Thursday, August 7, 2008

Saudi Hatred of Christians and Jews is Only Part of the Story

John at True Discernment linked to a couple of related stories.

The earlier story, from the Jordan Times, talked about a planned interfaith dialogue between various parties, including Christians and Jews.

The later story, from, indicated that things haven't really changed in Saudi Arabia. 15 Christians were recently deported from Saudi Arabia for holding priviate Christian worship services. 20 Bibles and assorted materials were found during an April raid on a house in Riyadh. One of the 16 people arrested immediately left the country, while the other 15 were deported, ironically, just a few weeks after the planned interfaith conference was held in Madrid, Spain.

For those who know about such things, the news that Saudi Arabia doesn't allow Christianity to be practiced in the country isn't news; it's weather.

But before we all go off and condemn the way that the Saudis treat Christians and Jews, we may want to look at the way the Saudis treat some of their fellow Muslims.

Yes, Muslims.

Later on in the Jordan Times article:

Saudi Arabia, home to Islam’s holiest sites, sees itself as the leader of Sunni Islam. It promotes a hardline school of Islam called Wahhabism which has traditionally seen some other Muslims and non-Muslims as “infidels”....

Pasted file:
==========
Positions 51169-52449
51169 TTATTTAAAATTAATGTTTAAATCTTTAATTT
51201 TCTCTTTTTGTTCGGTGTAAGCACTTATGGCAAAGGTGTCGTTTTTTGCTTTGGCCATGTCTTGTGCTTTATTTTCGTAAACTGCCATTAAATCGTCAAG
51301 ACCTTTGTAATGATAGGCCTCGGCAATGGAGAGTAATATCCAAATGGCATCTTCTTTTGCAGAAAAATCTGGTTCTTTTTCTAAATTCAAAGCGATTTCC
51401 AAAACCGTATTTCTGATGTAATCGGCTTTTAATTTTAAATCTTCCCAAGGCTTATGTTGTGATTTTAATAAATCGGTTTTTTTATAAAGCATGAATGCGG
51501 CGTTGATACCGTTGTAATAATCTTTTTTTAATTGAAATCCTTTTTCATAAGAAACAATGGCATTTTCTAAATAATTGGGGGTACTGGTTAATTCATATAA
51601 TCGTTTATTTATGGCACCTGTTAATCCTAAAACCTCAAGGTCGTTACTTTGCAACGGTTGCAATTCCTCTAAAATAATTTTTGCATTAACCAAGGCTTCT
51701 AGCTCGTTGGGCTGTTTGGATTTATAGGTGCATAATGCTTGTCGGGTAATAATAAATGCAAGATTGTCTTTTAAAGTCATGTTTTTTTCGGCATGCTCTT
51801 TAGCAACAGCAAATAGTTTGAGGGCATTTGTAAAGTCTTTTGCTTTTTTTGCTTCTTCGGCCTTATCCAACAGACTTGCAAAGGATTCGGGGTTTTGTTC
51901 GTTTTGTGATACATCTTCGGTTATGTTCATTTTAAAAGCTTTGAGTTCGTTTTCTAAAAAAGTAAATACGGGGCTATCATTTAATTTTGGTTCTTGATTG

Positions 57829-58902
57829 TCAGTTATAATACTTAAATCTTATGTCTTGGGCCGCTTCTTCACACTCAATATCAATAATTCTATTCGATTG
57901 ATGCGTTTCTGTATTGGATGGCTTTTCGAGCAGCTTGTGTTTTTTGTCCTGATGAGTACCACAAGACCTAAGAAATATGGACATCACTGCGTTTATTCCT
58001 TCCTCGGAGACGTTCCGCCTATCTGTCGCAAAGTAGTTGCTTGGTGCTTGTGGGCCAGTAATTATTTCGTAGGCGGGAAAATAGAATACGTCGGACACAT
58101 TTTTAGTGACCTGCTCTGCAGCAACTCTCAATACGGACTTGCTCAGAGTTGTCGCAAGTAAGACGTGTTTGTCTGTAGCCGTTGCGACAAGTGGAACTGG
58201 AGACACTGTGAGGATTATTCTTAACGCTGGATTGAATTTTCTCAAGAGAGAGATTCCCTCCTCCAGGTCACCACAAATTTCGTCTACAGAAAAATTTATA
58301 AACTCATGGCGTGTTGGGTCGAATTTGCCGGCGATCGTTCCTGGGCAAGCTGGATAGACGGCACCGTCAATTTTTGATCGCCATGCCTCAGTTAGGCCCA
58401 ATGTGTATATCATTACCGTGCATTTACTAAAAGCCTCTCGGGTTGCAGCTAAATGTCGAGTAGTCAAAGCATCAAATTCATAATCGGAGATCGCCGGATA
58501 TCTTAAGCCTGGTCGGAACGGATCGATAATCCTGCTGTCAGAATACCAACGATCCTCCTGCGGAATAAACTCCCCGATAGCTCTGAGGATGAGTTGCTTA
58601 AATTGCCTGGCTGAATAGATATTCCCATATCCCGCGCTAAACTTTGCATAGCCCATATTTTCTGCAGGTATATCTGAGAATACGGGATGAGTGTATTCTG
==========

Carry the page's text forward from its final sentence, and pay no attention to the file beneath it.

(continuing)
Although the official religious establishment is on board for the king’s interfaith effort, many Wahhabi clerics remain opposed even to talking to Shiite Muslims.

A group of independent clerics issued a statement last week saying Shiites, including Lebanese group Hizbollah, were posturing against Israel to hide an anti-Sunni agenda.

Some Shiites said that, despite the presence of Iran’s Rafsanjani, few of their number were invited to the Mecca meeting. None came from Europe or North America and one from Saudi Arabia’s own Shiite minority, which complains that it is given second class status.

And Saudi Arabia's views on Shiites may be causing problems elsewhere:

Ali Adib, an MP with the Islamic Mission (Dawa) Party in Iraq, expressed his hope that Saudi Arabia would review and change its diplomatic stance toward Iraq. PM Nuri al-Maliki is not presently welcome in the Saudi capital of Riyadh, apparently because he is suspected of being a partisan Shiite who has it in for Sunnis.

The only thing holding the Islamic world together in the Middle East is Israel. If Israel were to sink into the ocean, the fireworks would really begin.

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